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Archive for February 2, 2011

How to catch a liar?

J.J. Newberry was a trained federal agent for 30 years and a police officer for 5, and skilled in the art of deception detection. So when a witness to a shooting sat in front of him and tried to tell him that when she heard gunshots she didn’t look, she just ran — he knew she was lying. How did Newberry reach this conclusion? The answer is by recognizing telltale signs that a person isn’t being honest, like inconsistencies in a story, behaviour that’s different from a person’s norm, or too much detail in an explanation. Now, the average person can catch a liar by being observant as expert Newberry have shared some signals that can tell if a person is lying or not.

1. Inconsistencies

Always look for inconsistencies. When the woman he was questioning said she ran and hid after hearing the gunshots without looking, Newberry knew that she was lying. So when she wasn’t paying attention, Newberry banged on the table hard and the women looked straight at him because when a person hears a noise, it is natural to look straight towards it. Newberry knew that it was inconsistent with how a person would react to a situation like that. This is what you should look for when you are talking to someone who isn’t telling the truth.

2. Ask for the unexpected

There are many liars in the world who do it very well and you have to catch them when they least expect it. Watch them carefully, and when they don’t expect it, ask them one question that they are not prepared to answer or wouldn’t expect you to ask them.

3. Changes in the personality

One of the most important indicators of dishonesty is changes in the behaviour. Pay attention to the person who is generally anxious but now looks calm or the opposite. Is the person’s behaviour falling away from how they would normally act then there is something going on.

4. Look for insincere emotions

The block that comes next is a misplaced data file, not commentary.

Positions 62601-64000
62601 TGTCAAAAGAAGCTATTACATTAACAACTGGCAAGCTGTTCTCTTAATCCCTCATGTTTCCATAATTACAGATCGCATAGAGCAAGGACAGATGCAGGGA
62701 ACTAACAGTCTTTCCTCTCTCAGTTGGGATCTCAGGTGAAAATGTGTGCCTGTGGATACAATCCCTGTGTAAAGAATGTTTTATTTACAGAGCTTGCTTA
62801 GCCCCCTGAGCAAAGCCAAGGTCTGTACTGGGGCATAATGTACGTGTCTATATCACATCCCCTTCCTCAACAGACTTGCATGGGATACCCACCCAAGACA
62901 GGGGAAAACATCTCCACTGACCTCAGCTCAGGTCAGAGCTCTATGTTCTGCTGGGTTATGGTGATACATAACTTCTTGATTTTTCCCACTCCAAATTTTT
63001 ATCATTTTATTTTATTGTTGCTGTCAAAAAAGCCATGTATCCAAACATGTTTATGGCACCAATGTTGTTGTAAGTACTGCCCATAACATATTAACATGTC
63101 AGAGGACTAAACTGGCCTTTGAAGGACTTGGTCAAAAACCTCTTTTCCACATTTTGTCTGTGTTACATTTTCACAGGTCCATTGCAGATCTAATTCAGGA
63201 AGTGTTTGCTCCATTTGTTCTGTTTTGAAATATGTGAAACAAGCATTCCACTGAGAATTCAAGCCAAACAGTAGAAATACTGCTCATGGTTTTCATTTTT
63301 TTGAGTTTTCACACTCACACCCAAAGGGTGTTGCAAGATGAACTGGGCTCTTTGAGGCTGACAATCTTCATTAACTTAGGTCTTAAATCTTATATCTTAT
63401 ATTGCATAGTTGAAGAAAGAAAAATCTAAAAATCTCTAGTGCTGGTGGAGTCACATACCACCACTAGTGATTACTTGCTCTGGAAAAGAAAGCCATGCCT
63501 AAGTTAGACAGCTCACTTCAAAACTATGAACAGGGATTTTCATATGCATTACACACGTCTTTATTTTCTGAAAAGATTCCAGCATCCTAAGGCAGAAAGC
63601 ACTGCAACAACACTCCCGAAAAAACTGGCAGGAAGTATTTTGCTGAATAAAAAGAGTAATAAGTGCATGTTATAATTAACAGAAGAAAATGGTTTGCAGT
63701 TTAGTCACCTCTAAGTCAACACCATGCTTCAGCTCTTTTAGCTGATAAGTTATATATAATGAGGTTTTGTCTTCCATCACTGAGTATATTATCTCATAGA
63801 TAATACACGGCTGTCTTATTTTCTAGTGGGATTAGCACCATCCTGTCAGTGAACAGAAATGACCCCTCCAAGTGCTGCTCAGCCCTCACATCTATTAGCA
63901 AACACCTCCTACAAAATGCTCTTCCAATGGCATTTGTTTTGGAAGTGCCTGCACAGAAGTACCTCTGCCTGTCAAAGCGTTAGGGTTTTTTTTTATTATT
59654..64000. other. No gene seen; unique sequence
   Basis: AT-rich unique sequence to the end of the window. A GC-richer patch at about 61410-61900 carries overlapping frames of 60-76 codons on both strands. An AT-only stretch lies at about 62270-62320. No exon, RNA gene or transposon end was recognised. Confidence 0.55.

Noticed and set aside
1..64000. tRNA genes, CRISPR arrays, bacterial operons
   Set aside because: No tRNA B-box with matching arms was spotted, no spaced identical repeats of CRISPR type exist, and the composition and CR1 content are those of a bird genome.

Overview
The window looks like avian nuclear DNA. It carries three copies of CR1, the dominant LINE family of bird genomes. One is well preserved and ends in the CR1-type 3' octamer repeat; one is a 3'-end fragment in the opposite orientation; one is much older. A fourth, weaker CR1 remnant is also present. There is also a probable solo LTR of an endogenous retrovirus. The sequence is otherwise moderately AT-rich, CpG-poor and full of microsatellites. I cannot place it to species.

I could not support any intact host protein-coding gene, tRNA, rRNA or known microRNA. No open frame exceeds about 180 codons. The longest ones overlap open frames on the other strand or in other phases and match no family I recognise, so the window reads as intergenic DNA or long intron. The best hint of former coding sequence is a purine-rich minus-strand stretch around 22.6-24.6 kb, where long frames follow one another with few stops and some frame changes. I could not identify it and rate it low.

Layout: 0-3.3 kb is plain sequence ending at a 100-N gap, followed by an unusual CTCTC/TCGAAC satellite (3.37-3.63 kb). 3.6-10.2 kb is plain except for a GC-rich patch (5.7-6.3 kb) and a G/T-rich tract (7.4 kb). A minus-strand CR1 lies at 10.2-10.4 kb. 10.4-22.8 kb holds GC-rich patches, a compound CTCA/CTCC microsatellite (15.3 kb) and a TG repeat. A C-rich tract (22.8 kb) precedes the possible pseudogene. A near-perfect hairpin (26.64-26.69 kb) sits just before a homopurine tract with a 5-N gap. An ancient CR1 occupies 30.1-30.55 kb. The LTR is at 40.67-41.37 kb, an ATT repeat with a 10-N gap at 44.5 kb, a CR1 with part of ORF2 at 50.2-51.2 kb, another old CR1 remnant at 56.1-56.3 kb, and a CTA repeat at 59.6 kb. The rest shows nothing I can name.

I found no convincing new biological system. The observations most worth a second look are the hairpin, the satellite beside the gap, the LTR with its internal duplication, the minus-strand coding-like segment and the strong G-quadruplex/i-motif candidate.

Most people know how to put on a fake smile, but if the timing is wrong like an angry face with smile on you can notice that the lips are smaller and less full than a sincere smile or the smile will be held for too long is a good indicator.

5. Watch for micro expressions

A micro expression is a brief expression usually about a 25th of a second that is a concealed emotion says Ekman, PhD, professor emeritus for psychology at the University of California Medical School in San Francisco. When a person is acting happy, but in fact is upset about something, his or her true emotions will be revealed in subconscious flash of anger on their face. The secret is to look carefully. Micro expressions won’t tell you the reason of why the person is lying, they just tell you that there is an concealed emotion what the emotion is.

7. Look for contradictions

Anything a person does with their voice or the gesture that doesn’t fit the words they are saying can indicate a lie. Sometimes when people are telling a lie, they will without knowing it shake their head to the side or as a no and that is a gesture that contradicts with what they are saying in words.

8. A sense of unease

When someone isn’t making eye contact and that is against how they normally wouldn’t act, it will normally mean that they are not honest. They look away, are sweating and look uneasy.

9. Too much detail